Back Shelf Beauties
by Willie Waffle

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Cheaper By The Dozen 2

After making Shopgirl, it appears Steve Martin had a lobotomy. How else do you explain his acting in this movie? It's one thing to do Cheaper By The Dozen 2 for the cash, it's another to humiliate yourself with the kind of pratfalls and overacting best left to Martin Lawrence or Tom Green.

Martin is back as Tom Baker - father of 12 kids who used to be a college football coach in the first movie (the classic Yule-tide film Cheaper By The Dozen, which sounds more entertaining when you say it with your tongue firmly in cheek), but he quit to spend more time with the children when his wife's, Kate (Bonnie Hunt), book about their lives sold so many copies, working isn't necessary anymore (I can feel the jealousy building up inside of me as I write the line, and don't forget to buy Back Shelf Beauties as the perfect stocking stuffer present this holiday season!). Daughter Lorraine (Hilary Duff) is about to move to New York to take an internship with a product placement fashion magazine (when she reads a copy of the magazine in the movie, look closely because I think Hilary Duff is on the cover, too), and oldest daughter, Nora (Piper Perabo) is pregnant and moving to a new city, so Tom wants to do something special. Since this could be the last time the family is all in one place, Tom convinces the kids and Kate to head up to their favorite summer vacation spot, Lake Winnetka, for one last great getaway as a family. Once there, they realize the lake is not what it used to be, but an old rivalry is reborn between Tom and longtime nemesis Jimmy Murtaugh (Eugene "I'll do anything for a paycheck" Levy).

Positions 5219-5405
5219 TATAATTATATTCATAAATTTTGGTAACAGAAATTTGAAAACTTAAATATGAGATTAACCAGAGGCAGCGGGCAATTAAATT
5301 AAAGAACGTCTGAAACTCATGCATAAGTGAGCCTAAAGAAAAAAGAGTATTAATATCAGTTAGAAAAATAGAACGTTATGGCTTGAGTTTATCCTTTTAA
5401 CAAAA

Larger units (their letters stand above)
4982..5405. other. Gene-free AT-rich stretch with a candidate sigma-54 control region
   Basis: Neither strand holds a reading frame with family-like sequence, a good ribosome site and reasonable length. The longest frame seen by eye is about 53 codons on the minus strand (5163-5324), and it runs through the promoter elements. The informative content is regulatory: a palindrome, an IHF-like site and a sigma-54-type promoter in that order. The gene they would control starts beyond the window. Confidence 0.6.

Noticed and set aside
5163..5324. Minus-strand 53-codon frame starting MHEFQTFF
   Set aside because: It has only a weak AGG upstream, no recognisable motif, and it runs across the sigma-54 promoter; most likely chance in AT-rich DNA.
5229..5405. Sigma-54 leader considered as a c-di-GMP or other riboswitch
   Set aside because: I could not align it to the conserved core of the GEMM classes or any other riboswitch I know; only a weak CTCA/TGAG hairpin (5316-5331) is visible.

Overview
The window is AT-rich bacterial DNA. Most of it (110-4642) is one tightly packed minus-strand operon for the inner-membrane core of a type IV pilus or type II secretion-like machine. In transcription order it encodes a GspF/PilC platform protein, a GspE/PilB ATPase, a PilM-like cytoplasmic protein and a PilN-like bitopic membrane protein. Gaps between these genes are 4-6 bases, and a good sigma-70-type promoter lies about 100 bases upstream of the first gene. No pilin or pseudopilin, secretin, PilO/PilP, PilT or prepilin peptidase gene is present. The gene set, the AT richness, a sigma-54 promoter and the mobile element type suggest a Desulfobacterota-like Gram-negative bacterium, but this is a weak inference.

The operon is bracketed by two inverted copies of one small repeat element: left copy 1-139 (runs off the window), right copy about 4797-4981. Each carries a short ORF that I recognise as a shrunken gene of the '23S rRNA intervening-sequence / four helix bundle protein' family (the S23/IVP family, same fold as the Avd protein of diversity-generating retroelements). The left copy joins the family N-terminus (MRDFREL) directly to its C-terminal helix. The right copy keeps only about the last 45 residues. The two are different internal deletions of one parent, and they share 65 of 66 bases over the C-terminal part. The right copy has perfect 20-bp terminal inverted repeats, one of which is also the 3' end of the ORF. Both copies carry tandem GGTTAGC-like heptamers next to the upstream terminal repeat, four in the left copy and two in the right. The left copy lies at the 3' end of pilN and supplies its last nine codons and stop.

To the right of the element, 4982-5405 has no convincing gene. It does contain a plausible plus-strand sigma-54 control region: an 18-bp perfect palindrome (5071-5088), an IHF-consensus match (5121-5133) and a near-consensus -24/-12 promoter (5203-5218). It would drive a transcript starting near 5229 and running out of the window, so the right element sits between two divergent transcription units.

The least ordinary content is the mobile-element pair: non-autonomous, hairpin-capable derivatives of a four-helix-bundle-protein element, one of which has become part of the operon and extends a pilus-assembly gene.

Will the Kate and the kids all get dragged into this battle?

Cheaper By The Dozen 2 suffers from many of the same problems I had with Yours, Mine and Ours, which was an attempt to siphon off the success of Cheaper By The Dozen (it's a merry go round and I want to get off!). Many of the kids aren't needed and might not even have names for all I could tell. Most scenes involve a set up, segue to some wacky disaster that makes the kids scream bloody murder and end with some sort of humiliation for one of the adults, often in the form getting pushed into the water or having something gross dumped on them. One guy in a wheelchair even gets pushed into the lake TWICE, which might be the nadir of comedy in 2005. Worst of all, in the spirit of The Pacifier's Duck and the pig in Yours, Mine and Ours, a RAT becomes a featured player who often shows up Steve Martin and everyone else in the cast.

Ultimately, Cheaper By The Dozen 2's biggest sin is the embarrassment of Bonnie Hunt - quite possibly the last bastion of good taste and class in Hollywood if there ever was such a thing). In one sequence, Hunt's character has some liquid dumped on her, which leads to her walking around in a wet t-shirt, then she must don a loaned replacement shirt, with the kind of design you might see on a low rent porn movie or worn by a dancer in a rap video. Once again, a talented, intelligent woman is reduced to being a piece of meat whose worth is measured by her bra size and willingness to display it. Welcome to the Maxim generation Bonnie.

Cheaper By The Dozen 2 has some nice, touching family moments like when tween Sarah Baker (Alyson Stoner) is falling in love for the first time with Eliot Murtaugh (Taylor "Sharkboy" Lautner, who, even though he is 11-years old, looks like he is wearing a toupee for some odd reason), and the family tries to help her work through these difficult growing pains and awkward moments, but the movie doesn't deliver the kind of high quality you get from other movies at this time of year.

Cheaper By The Dozen 2 should sell tickets much cheaper than full price. Even the outtakes and bloopers they show you at the end of the movie stink!  Maybe the Cineplex can include free popcorn and soda to make up for it.  

1 ½ Waffles (Out Of 4)

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